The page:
Different doses of allergen lead to different T lymphocyte responses which partly explain the phenomenon of low or high dose tolerance. Dendritic cells (DC) are responsible for driving the T lymphocyte responses to a variety of exogenous stimuli, but the mechanisms are not completely understood. Elucidate the mechanisms of how DCs drive the differentiation of T lymphocytes in response to different doses of allergen. Groups of male BALB/c mice (n=4-5) were sensitized intraperitoneally with sham or different doses (low: 10 g, high: 1000 g) of Der P1 (house dust mite allergen). They were exposed daily to aerosolized Der p1 allergen for 7 consecutive days. Different concentrations of Der p1 solution were nebulized: sham, low dose (15 g/mL), or high dose (1500 g/mL). Bronchoalveolar lavage fluid (BALF) was obtained from the lungs. Levels of IL-12 in BALF were measured. Lung tissue sections were then stained to detect the expression of Hsp70 by lung DCs. Lung DCs exposed to a higher sensitizing doses of Der p1 allergen tend to express significantly higher levels of Hsp70 and secrete higher levels of IL-12 in BALF. There was a significant positive correlation between the levels of Hsp70 expression by lung DCs with IL-12 levels in BALF (r=0.581). Higher exposure doses of allergen puts lung DCs under stressed condition thereby induced high expression of 'stress proteins' which may explain the mechanism of DCs drive the T lymphocyte response.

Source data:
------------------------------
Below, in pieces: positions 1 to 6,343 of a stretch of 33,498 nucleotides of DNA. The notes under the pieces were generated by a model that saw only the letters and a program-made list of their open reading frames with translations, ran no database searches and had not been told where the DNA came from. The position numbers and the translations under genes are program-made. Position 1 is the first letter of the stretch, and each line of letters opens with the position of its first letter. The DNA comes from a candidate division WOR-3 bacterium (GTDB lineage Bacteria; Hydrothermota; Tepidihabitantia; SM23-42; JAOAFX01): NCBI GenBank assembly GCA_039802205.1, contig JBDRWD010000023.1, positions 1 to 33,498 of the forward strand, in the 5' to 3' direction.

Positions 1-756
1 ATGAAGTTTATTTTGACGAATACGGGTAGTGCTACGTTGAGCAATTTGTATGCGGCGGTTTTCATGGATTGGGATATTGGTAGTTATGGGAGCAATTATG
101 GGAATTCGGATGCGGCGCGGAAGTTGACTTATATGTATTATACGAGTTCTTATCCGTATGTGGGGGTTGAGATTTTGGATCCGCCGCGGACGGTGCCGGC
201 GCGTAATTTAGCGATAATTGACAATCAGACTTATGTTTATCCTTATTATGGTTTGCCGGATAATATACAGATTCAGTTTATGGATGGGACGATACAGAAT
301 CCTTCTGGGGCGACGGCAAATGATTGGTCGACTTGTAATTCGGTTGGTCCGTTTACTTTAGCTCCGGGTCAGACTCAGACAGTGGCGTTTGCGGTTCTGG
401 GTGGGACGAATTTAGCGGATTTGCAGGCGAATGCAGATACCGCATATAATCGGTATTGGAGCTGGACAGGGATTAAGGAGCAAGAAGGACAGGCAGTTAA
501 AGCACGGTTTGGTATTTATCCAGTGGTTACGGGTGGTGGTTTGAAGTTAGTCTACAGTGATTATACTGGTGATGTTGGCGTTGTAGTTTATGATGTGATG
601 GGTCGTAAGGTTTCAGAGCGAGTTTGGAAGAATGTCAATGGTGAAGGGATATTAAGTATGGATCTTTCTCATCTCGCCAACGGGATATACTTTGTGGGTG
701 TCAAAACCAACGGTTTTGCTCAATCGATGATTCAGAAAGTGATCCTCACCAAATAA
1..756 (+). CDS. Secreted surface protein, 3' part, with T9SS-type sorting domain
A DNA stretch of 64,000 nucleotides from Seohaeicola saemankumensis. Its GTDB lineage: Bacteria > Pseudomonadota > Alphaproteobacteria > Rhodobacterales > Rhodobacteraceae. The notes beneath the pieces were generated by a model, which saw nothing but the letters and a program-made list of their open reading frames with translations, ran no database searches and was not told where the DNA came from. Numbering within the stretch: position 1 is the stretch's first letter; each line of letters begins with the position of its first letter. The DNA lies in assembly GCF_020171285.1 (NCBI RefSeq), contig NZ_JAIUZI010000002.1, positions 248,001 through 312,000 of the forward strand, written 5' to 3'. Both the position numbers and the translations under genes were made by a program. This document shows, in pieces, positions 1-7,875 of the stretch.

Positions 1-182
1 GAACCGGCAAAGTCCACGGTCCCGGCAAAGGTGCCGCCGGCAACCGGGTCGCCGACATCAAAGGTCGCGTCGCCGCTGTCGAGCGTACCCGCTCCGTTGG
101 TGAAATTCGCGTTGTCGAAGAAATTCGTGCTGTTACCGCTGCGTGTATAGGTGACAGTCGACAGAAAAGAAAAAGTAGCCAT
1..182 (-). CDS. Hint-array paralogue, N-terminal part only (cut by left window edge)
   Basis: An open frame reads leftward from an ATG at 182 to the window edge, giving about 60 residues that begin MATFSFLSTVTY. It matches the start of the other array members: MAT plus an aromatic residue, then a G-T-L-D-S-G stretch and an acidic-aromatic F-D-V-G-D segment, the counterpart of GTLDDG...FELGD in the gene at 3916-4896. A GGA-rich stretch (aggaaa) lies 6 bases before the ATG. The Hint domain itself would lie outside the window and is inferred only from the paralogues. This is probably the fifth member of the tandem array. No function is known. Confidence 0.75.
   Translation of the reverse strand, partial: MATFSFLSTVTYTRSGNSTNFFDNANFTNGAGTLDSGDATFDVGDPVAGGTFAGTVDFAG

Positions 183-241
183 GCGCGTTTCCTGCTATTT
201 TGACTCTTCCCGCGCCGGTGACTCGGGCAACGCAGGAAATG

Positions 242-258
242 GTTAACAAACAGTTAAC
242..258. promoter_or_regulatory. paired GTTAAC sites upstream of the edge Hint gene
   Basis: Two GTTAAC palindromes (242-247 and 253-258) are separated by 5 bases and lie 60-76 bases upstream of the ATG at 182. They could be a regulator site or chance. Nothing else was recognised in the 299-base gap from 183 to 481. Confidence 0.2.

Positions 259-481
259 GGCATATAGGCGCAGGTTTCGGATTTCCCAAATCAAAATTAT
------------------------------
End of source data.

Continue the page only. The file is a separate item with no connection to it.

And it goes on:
Original languageEnglish
Pages (from-to)778-784
Number of pages7
JournalJournal of International Dental and Medical Research
Issue number2
Publication statusPublished - 2020


  • Animal model
  • Asthma
  • Dendritic cells
  • Heat shock protein
  • IL-12


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